The rocky tidal areas on the Pacific Coast are being subjected to human use and exploitation which in many cases are having a detrimental effect on the existing biotic communities. Students from grade school through the college level are being informed of the wonders of these tidal areas through organized excursions to the ocean where they collect and study the plant and animal life of the tidepools. Here professional and amateur collectors harvest literally millions of marine invertebrate animals in the course of a year. Some of the exceptionally rich tidepools are now supporting only nominal populations, and in some cases, certain species are vanishing. Some of the richest seashore biotic communities lie adjacent to existing or proposed public parks. Most of these parks prohibit the taking or destruction of any of the natural features found above the high tide line but they have little, if any, jurisdiction over the inter-tidal area.
One of the most fascinating and biologically prolific environments on the face of the earth lies beneath the surface of the ocean. Today people by the hundreds of thousands are exploring this new frontier. Skin divers, SCUBA divers, spear fishermen, photographers and naturalists are "taking to the sea." Unfortunately, however, many of these finer underwater areas are being denuded of the very things which attract people to them. If these exquisite marine gardens are to be enjoyed by future generations remedial steps must be taken. Underwater recreation on the Pacific Coast is largely concentrated in the warmer, clearer waters of southern California. However, improved equipment is opening up areas which previously were considered unsuitable for such use.
Of all of the coastal habitat types, none has been subjected to the pressures of civilization or are vanishing more rapidly than the soft-bottomed tidal areas. The salt marshes and mudflats are inhabited by countless plants and animals which are entirely dependent upon these types of environments. In addition to providing feeding, migrating, and wintering habitat essential to millions of waterfowl, shore birds and marine birds, these tidal areas are reproductive centers for countless fish, invertebrate animals and marine plants which constitute a vital link in the food chain of the sea. Much of the remaining soft-bottomed tideland is publicly owned; however, public ownership in no way insures habitat preservation. There is today only one major waterfowl refuge immediately adjacent to the littoral coast, and more are needed. A number of relatively small bird sanctuaries are found along the coast. Few of these, however, constitute areas of major importance. A limited number of excellent salt marsh and mudflat habitats still exist, but present indications are that if steps are not taken soon, the inherent biologic values will be seriously jeopardized and, in some cases, completely destroyed.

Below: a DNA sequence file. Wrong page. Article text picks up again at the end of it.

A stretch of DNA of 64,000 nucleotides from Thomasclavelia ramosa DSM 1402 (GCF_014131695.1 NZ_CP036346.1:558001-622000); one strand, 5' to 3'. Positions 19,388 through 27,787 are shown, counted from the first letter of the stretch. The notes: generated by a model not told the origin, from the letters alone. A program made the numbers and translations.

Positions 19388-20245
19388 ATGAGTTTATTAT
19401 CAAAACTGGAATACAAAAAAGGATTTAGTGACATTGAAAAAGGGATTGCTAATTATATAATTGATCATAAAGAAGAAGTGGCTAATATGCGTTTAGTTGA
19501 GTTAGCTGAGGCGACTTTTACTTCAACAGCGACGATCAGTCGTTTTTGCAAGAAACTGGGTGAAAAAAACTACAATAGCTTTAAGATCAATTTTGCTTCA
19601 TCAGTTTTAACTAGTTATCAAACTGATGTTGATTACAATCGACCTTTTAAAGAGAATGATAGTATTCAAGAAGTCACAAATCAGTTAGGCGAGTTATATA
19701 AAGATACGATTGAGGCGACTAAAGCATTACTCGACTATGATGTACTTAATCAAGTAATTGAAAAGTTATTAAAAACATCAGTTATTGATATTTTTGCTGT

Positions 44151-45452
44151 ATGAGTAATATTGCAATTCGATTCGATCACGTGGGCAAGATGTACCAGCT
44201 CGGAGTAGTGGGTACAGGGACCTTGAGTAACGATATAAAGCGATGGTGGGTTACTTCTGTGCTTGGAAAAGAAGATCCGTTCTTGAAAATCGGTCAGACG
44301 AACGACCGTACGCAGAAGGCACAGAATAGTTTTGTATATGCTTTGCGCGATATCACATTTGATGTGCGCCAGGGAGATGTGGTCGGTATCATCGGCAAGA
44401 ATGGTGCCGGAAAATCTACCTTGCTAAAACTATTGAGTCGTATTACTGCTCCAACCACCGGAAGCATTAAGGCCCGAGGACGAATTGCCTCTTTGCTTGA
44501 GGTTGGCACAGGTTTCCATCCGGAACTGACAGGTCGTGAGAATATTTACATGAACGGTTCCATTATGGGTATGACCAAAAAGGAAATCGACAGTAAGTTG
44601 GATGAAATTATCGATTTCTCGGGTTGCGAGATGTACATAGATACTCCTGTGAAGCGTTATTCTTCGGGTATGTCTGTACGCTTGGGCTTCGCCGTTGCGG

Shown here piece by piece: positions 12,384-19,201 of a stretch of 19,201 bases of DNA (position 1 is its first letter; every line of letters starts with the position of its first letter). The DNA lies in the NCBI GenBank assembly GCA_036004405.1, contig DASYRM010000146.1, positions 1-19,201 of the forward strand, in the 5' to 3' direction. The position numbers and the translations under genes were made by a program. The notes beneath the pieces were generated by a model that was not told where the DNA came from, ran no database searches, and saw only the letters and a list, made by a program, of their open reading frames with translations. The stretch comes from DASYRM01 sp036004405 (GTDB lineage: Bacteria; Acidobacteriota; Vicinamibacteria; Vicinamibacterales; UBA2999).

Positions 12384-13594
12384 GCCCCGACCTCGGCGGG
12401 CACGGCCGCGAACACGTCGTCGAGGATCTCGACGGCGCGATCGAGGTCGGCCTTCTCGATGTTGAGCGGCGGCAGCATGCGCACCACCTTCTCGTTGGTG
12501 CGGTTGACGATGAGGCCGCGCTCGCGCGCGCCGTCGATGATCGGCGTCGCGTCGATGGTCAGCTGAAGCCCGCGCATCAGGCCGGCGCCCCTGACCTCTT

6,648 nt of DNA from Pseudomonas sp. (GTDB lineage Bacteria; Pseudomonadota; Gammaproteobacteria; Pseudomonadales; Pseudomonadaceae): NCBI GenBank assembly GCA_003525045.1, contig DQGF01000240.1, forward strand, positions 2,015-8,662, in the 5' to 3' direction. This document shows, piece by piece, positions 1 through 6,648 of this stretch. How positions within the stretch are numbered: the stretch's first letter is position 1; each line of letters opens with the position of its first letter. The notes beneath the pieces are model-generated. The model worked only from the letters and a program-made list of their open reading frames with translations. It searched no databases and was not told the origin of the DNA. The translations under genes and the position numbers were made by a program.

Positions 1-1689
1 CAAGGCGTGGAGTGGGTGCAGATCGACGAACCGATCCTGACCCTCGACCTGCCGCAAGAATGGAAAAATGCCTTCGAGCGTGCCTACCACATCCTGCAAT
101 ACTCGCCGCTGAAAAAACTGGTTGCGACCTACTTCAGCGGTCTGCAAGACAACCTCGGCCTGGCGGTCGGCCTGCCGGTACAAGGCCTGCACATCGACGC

Despite their injurious effects on certain biotic communities, skin diving and similar aquatic recreation pursuits are serving to bring about a greater public awareness of the recreation qualities of the seashore. The inter-tidal zone, for example, which had long been taken pretty much for granted, is now receiving increasing attention. Through these activities, as well as outdoor education programs of our schools, together with television and informative literature, this intensely interesting new frontier is being revealed to, and utilized by, a rapidly growing segment of the American people.
Other opportunities to preserve seashore wilderness type areas also exist on the Pacific Coast. Some of the finest opportunities here are found on the Channel Islands, which are located approximately 25 to 50 miles off the coast of southern California. Although extensive overgrazing by domestic livestock has been tragically severe in some locations on the islands, the existing biologic, historic, and archeologic values are supremely interesting and unique. There is, in fact, nothing comparable found along the entire Pacific Coast in the way of maritime ecology which is still relatively untouched.
The accelerating problem of population growth, however, is rapidly ruling out the possibility of postponing decisions on the use of the seashore. Rapidly increasing numbers of people are "discovering the seashore," and the rate of competition for its use constitutes one of the most perplexing planning problems connected with the Pacific Coastal region.
The West Coast, though historically younger, is having to go through the accelerated growth patterns our country is now experiencing, and is maturing and developing at a much greater rate than has the eastern seaboard.
Now is the time when we must ask ourselves what will be more valuable, precious, or important 50 or 100 years from today a housing development, a garbage dump, an airport, a factory, or a seashore park where Americans can partake of the magnificence of natural things, and the refreshment of strength and spirit that accompanies such an experience?
Last Updated: 25-Jun-2007